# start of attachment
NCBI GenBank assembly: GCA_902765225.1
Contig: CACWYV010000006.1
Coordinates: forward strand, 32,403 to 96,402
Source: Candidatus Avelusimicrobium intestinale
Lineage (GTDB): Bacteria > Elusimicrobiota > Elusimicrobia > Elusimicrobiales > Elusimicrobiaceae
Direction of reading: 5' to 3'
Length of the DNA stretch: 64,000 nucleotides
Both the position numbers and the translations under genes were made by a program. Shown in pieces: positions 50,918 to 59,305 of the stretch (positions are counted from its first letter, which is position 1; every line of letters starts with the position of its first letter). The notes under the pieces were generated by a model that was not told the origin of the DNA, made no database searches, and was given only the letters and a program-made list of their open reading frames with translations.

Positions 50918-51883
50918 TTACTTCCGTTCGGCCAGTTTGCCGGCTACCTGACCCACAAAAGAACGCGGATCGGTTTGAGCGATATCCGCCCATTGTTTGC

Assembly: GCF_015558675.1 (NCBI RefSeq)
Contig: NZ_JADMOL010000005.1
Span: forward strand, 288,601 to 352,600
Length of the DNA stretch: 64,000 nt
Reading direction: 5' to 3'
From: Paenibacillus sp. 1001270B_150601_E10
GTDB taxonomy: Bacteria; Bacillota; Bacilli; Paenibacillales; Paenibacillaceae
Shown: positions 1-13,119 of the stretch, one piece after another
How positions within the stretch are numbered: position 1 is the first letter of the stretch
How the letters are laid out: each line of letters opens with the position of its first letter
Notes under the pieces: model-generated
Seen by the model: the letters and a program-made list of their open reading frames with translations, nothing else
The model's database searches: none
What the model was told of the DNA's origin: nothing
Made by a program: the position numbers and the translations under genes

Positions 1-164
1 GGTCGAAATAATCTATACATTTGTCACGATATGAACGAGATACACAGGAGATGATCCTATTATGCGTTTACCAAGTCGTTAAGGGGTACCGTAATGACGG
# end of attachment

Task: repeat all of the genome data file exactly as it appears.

NCBI GenBank assembly: GCA_902765225.1
Contig: CACWYV010000006.1
Coordinates: forward strand, 32,403 to 96,402
Source: Candidatus Avelusimicrobium intestinale
Lineage (GTDB): Bacteria > Elusimicrobiota > Elusimicrobia > Elusimicrobiales > Elusimicrobiaceae
Direction of reading: 5' to 3'
Length of the DNA stretch: 64,000 nucleotides
Both the position numbers and the translations under genes were made by a program. Shown in pieces: positions 50,918 to 59,305 of the stretch (positions are counted from its first letter, which is position 1; every line of letters starts with the position of its first letter). The notes under the pieces were generated by a model that was not told the origin of the DNA, made no database searches, and was given only the letters and a program-made list of their open reading frames with translations.

Positions 50918-51883
50918 TTACTTCCGTTCGGCCAGTTTGCCGGCTACCTGACCCACAAAAGAACGCGGATCGGTTTGAGCGATATCCGCCCATTGTTTGC

Assembly: GCF_015558675.1 (NCBI RefSeq)
Contig: NZ_JADMOL010000005.1
Span: forward strand, 288,601 to 352,600
Length of the DNA stretch: 64,000 nt
Reading direction: 5' to 3'
From: Paenibacillus sp. 1001270B_150601_E10
GTDB taxonomy: Bacteria; Bacillota; Bacilli; Paenibacillales; Paenibacillaceae
Shown: positions 1-13,119 of the stretch, one piece after another
How positions within the stretch are numbered: position 1 is the first letter of the stretch
How the letters are laid out: each line of letters opens with the position of its first letter
Notes under the pieces: model-generated
Seen by the model: the letters and a program-made list of their open reading frames with translations, nothing else
The model's database searches: none
What the model was told of the DNA's origin: nothing
Made by a program: the position numbers and the translations under genes

Positions 1-164
1 GGTCGAAATAATCTATACATTTGTCACGATATGAACGAGATACACAGGAGATGATCCTATTATGCGTTTACCAAGTCGTTAAGGGGTACCGTAATGACGG